Frankly, it's one nasty little propaganda film. And unfortunately, one could make the same type of film about Christianity (see the book The End of Faith to see what I mean; more in this earlier post). In fact, it would be interesting to run Fitna and jihadi propaganda films simultaneously on a split screen. Here's an AP story about how al Qaeda's media arm, al Sahab, is looking for a few good online-savvy media geeks.
The most offensive thing to me is how Dutch politician Geert Wilders' film unrelentingly paints a picture of all Muslims as vicious extremists out to slaughter all non-believers and take over the world.
There is no perspective like this post-9/11 comment from a Muslim colleague, who told me about the al Qaeda types: “These are our Nazis.”
The reaction in Europe is that the film isn't as bad as people were fearing, according to this BBC story.
Kurt Westergaard, the Danish Jyllands-Posten cartoonist who drew a cartoon of the Prophet Muhammad with a bomb in his turban — and has allegedly been the object of a death plot for his troubles — is suing Wilder for using the cartoon in the film without permission.
Mr Westergaard told Danish TV that his cartoon was a protest against terrorism, not Islam as a whole.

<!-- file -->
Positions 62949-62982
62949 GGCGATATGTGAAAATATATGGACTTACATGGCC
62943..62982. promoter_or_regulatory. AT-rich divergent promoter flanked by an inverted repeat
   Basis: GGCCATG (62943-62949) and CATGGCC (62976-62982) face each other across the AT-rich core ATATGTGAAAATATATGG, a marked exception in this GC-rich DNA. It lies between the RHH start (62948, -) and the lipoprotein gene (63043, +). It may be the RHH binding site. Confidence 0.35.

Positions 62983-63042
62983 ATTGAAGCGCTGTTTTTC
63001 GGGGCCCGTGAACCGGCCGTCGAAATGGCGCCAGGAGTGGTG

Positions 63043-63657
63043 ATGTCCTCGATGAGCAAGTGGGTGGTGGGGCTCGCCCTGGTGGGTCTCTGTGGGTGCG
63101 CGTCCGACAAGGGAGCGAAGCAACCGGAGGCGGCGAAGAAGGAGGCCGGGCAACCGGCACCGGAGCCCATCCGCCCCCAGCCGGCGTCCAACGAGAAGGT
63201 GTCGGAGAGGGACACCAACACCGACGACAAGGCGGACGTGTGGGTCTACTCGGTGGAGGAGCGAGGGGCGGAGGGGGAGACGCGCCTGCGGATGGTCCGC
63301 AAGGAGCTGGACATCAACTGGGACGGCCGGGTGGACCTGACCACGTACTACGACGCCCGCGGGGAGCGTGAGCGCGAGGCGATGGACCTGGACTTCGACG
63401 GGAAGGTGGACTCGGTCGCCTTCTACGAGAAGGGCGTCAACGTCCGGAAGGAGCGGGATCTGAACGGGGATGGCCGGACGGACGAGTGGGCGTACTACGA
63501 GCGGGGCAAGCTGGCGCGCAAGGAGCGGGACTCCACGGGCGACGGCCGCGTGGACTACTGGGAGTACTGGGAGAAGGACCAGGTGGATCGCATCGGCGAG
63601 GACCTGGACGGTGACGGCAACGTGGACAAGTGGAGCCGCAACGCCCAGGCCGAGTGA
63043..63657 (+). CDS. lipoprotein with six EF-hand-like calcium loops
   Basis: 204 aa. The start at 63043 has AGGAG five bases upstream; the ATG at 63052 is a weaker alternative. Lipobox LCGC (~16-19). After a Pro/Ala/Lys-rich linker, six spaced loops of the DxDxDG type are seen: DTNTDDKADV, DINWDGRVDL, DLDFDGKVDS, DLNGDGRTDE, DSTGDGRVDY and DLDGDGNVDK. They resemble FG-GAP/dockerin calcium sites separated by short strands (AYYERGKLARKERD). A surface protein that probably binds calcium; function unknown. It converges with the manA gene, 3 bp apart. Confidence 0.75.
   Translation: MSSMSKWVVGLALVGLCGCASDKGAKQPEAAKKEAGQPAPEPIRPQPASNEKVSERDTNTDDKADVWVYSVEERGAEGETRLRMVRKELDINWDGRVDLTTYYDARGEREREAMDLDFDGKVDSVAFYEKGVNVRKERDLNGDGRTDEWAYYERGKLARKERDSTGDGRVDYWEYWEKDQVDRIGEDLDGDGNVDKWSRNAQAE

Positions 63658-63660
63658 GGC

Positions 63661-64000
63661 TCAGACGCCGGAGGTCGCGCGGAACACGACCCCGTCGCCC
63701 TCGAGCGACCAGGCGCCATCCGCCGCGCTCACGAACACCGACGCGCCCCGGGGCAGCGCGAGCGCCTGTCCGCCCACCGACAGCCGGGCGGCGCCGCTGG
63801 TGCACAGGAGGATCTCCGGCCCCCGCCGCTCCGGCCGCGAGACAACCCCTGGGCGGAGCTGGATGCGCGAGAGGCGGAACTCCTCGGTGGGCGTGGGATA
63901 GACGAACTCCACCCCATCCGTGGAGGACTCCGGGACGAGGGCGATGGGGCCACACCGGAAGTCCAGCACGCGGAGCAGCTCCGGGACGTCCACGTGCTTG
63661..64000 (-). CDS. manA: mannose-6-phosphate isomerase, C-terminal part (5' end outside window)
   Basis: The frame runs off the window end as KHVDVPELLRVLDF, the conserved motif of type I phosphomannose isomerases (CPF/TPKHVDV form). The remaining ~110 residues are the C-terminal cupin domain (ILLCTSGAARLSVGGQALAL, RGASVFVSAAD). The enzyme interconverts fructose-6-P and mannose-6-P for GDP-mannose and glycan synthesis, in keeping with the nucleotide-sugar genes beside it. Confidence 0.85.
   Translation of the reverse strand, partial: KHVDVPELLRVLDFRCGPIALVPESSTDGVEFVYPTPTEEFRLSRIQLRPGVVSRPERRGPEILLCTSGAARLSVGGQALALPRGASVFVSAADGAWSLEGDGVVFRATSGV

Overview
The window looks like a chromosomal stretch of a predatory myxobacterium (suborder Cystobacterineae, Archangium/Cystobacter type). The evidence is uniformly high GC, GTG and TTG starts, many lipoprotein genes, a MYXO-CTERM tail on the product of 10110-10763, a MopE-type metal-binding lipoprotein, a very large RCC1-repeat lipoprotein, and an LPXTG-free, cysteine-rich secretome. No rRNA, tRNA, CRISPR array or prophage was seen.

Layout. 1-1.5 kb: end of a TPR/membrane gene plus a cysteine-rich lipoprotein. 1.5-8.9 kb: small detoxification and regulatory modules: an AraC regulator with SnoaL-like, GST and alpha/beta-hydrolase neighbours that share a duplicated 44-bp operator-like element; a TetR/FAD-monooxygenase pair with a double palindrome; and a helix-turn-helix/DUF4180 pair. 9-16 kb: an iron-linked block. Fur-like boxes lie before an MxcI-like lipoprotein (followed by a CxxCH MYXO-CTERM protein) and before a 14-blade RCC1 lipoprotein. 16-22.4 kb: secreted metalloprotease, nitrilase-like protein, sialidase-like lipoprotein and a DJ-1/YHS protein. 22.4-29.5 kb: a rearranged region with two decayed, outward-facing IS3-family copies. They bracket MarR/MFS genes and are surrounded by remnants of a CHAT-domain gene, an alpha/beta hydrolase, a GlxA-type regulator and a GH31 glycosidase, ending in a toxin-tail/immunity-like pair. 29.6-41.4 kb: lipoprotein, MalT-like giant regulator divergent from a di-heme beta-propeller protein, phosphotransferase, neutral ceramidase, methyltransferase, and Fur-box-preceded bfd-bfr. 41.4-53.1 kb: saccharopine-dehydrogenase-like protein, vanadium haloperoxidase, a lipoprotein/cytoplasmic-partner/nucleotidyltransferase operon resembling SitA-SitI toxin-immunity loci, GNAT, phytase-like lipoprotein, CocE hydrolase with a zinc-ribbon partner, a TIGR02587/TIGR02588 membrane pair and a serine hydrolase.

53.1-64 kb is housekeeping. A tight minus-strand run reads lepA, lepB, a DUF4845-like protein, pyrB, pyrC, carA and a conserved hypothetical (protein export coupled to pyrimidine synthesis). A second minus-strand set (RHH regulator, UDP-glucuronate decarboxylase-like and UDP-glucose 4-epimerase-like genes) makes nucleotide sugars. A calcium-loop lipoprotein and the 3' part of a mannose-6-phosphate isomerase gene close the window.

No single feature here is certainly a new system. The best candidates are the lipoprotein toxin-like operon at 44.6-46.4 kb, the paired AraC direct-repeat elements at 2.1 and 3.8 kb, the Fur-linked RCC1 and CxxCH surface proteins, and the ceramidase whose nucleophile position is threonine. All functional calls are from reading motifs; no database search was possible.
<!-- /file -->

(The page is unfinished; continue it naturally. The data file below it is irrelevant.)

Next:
According to a March 10 BBC story, Westergaard urged that the film be shown.
“In Denmark, we have criticism of everything: the Queen, politicians, religion … provoking debate is the job of the newspaper and so also of the cartoonist. Muslims have to accept that.
“A Danish politician knows that you should not limit freedom of expression,” he said.
The film was posted on LiveLeak.com for a reason. From the W-P:
Dutch television stations had refused to air the film, and Wilders was unable to find a venue to screen it in the Netherlands because of the prohibitively costly expense of security. The U.S. Internet provider that Wilders used to advertise the film suspended its Web site last week. …
The U.N. Human Rights Council adopted a resolution Thursday deploring the use of the media to “incite acts of violence, xenophobia or related intolerance and discrimination towards Islam” or other religions.
But early Thursday evening, LiveLeak.com, a site based in the United Kingdom that specializes in running raw videos from the battlefields of Afghanistan, as well as crime footage from around the world, posted “Fitna.”
“There was no legal reason to refuse Geert Wilders the right to post his film (Fitna) on LiveLeak.com and it is not our place to censor people based on an emotive response,” the Web site said in a statement posted next to the video. “To many of us involved in LiveLeak.com some of the messages therein are personally offensive. . . . Our being offended is no reason to deny Mr. Wilders the right to have his film seen.”
Within minutes of its release on the Internet, Dutch television aired clips from “Fitna,” and the film dominated the nightly news.